The Power of One Book Review
The Power of One Book Review by Valerie Andrews
“But I was still alive, and in my book, where there’s life, there’s hope.”
“When men can be made to hope, then they can be made to win.”
The Power of One is a book by Australian author Bryce Courtenay that has gained much critical acclaim. It is a coming of age story, but not your average one. It is a wonderful journey through the life of Peekay, a 5 year old boy, in South Africa from 1930 to 1951. The book takes the reader through his life but at the same time it shows the story of South Africa and how racism and apartheid began to develop in the country. The author introduces these themes very carefully because the book was published in 1989, during the dismantling of apartheid.
Peekay is exposed to his first experiences of hatred and prejudice when his mother suffers a mental breakdown and he is sent to boarding school. He is called a rooinek (“redneck”) which refers to him being an Englishman and his classmates bully him because they blame him for everything the English have done in South Africa. His years at the boarding school are very traumatic and the reader can see how things that happened there influenced him in his future. Peekay then meets Hoppie Groenewald, a boxing champion and it is with him where he finds his purpose in life: he wants to be the welterweight champion of the world. Hoppie is the one that introduces him to the Power of One, the power that one has inside his or herself to achieve anything. He then returns to his hometown and begins to train as a boxer in the prison. He is taught by an inmate called Geel Piet who trains him to be extraordinary. Through his teen and college years Peekay is guided by a diverse set of people that would forever influence his life. A german music teacher called Doc, his prep school jewish friend Morrie, a trainer Solly Goldman and his childhood friend and inspiration Granpa Chook, the chicken. Many of these characters go through their shared dose of prejudice and racism, showing the readers that this happens in many different situations and to many different types of people.
The most important themes in the book revolve around prejudice and the power of one. The novel doesn’t introduce racism and apartheid in a direct manner. It is done slowly, mimicking the way that it happened in real life. These ideas were not presented immediately; they were introduced slowly until they became part of people’s unconscious. D.F. Malan, the Prime Minister of South Africa from 1948 to 1954, introduced the term apartheid (“apartness”) and described it as a way for each race to develop independently, which in the end was actually a way for the white race to govern over the others. This can be seen throughout the book by some of the things Peekay thinks or sees. He and Hoppie buy shoes from an Indian woman and he notices that something is off: “He did not return her greeting, and I could tell from the way he looked at her that she was somehow not equal. I hat thought that only kaffirs were not equal, so it came as a surprise that this beautiful lady was not also.” Peekay also begins to see changes in society because it may seem that black and white people didn’t have any contact at all, but in reality it wasn’t this way, the example is the black and white boxing gymnasium.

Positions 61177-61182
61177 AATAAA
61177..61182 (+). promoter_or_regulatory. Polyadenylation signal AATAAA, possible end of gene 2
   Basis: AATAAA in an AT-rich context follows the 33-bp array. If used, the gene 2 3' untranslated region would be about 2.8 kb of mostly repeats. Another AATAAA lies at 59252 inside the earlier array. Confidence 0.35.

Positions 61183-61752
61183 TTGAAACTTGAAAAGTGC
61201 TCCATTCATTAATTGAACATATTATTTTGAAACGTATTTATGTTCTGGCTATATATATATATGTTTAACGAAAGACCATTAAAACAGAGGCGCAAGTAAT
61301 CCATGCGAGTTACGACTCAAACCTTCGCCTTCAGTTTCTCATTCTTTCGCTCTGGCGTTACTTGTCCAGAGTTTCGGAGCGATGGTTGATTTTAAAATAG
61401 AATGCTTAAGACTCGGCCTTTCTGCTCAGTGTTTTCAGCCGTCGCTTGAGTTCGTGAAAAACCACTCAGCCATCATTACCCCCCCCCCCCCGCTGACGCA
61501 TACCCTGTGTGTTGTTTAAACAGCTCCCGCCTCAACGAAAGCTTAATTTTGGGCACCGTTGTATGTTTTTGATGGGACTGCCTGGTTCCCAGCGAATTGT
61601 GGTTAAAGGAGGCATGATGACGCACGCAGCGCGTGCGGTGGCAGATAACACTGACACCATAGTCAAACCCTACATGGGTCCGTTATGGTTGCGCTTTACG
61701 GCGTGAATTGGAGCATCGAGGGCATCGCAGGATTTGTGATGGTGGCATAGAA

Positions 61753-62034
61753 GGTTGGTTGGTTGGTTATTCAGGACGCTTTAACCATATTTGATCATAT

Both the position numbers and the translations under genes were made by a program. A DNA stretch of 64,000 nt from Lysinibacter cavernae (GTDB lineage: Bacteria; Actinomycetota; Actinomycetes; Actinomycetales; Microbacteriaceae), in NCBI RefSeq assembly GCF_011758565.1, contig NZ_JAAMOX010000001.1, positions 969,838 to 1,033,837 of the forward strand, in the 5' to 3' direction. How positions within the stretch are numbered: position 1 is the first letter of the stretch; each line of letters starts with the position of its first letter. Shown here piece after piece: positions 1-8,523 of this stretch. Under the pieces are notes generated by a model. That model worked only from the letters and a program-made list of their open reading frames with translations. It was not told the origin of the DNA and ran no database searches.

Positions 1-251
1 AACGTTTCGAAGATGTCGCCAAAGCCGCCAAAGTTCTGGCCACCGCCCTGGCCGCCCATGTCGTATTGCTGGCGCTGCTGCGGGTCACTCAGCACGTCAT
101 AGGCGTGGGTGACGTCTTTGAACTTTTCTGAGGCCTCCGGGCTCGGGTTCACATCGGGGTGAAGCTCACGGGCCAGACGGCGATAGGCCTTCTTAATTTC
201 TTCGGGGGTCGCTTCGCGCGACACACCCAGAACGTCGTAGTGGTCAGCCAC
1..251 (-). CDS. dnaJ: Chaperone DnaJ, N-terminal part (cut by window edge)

The book is an incredible read, first because the characters are extremely relatable and likeable. They play such an important and influential part on Peekay’s life that they end up growing on the reader’s hearts. Courtenay’s writing skills are made evident in the way he portrays Peekay throughout the years. As a five year old the readers see that he is innocent on many levels and by the way he speaks we see how he begins to discover things about life. He is oblivious to things as his mother’s breakdown or alcoholism. His language and ideas mature at the same speed as the character giving the book a very realistic feel. For sporting enthusiasts, even more for boxers, the book has great descriptions from Peekay’s fights. Readers who are not particularly interested in boxing will not feel like this is a sports narration but they will enjoy all the action. The book is also filled with many descriptions of the African landscapes, from the outsides of the rural town of Barberton, to the deserts where Peekay walked with Doc, to the beauty of the city of Johannesburg. The descriptions are so vivid and real that the readers can feel they are seeing everything the characters are seeing and it gives a beautiful sense of Africa.
The book is a great way for readers to enjoy reading a novel and learning about South African history. The book is a great read that gives the readers the best of both worlds, mostly because it feels like it is unbiased. Couternay is able to portray most of the characters as human beings with flaws, regardless of their race. It is incredibly entertaining and at the same time it raises social awareness: it makes the readers question apartheid, South Africa and the way humanity has been living for the past century. The author does a great job because he also manages to convey very important life lessons through Peekay’s experiences. Lessons about courage, decisions, friendship and mostly showing readers that anybody can uncover their own power of one. In my opinion it is one of the books that has the best variety of quotations about any of these topics, and most of them are very inspiring. As Peekay describes it “I learned that in each of us there burns a flame of independence that must never be allowed to go out. That as long as it exists within us we cannot be destroyed.”